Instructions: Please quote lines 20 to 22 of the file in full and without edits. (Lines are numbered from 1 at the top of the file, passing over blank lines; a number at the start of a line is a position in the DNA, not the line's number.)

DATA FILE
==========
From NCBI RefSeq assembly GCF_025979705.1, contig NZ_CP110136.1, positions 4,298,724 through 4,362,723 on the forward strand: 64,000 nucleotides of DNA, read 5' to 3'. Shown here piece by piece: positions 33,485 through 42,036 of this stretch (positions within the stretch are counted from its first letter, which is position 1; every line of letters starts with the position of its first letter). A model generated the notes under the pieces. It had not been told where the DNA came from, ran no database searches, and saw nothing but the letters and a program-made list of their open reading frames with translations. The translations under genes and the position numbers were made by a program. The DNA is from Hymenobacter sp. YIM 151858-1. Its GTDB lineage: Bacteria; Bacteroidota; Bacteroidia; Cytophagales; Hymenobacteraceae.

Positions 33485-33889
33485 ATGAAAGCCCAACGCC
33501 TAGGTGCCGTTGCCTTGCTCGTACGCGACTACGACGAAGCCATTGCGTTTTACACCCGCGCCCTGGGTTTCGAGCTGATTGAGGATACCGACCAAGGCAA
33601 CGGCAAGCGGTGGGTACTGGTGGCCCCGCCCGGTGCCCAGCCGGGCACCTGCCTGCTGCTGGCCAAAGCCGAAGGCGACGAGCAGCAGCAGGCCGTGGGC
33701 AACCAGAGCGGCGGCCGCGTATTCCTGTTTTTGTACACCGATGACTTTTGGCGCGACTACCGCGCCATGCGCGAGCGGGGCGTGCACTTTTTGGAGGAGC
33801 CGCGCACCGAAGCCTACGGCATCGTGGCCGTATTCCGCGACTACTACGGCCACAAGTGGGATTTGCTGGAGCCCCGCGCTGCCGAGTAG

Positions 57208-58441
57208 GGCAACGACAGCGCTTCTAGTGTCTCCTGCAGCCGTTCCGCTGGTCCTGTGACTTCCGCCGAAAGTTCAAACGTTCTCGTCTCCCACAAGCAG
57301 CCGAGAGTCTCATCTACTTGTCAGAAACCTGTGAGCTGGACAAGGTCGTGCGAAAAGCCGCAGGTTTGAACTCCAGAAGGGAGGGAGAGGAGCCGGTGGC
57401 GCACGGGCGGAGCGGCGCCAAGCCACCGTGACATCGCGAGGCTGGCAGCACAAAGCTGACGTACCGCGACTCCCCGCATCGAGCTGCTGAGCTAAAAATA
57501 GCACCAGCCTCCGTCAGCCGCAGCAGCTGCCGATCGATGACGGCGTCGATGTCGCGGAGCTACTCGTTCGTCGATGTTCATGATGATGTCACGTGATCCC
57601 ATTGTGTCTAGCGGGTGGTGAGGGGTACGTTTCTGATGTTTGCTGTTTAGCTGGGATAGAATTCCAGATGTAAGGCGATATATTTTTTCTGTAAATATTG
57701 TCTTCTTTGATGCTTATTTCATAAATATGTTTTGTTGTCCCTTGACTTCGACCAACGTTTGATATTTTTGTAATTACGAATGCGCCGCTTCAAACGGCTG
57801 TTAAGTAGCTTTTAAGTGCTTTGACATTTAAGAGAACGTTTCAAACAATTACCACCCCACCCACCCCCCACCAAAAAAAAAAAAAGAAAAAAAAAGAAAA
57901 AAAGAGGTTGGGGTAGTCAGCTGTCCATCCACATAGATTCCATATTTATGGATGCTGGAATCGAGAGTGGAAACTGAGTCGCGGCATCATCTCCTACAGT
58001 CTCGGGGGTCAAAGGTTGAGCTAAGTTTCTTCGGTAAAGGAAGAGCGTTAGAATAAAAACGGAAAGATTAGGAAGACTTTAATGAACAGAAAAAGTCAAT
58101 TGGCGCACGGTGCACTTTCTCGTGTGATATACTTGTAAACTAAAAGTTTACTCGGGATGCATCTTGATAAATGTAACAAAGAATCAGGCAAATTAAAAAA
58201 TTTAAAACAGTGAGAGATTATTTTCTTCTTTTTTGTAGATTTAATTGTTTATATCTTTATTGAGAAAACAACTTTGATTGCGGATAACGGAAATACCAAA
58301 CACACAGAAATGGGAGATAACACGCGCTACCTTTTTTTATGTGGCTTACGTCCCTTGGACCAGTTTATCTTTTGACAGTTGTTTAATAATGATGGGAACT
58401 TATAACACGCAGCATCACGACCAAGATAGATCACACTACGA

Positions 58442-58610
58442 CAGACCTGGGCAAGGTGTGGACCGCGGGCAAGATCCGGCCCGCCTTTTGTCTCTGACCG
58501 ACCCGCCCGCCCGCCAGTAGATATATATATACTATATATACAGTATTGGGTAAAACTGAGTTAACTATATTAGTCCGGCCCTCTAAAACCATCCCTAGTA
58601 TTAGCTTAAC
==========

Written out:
58301 CACACAGAAATGGGAGATAACACGCGCTACCTTTTTTTATGTGGCTTACGTCCCTTGGACCAGTTTATCTTTTGACAGTTGTTTAATAATGATGGGAACT
58401 TATAACACGCAGCATCACGACCAAGATAGATCACACTACGA

Positions 58442-58610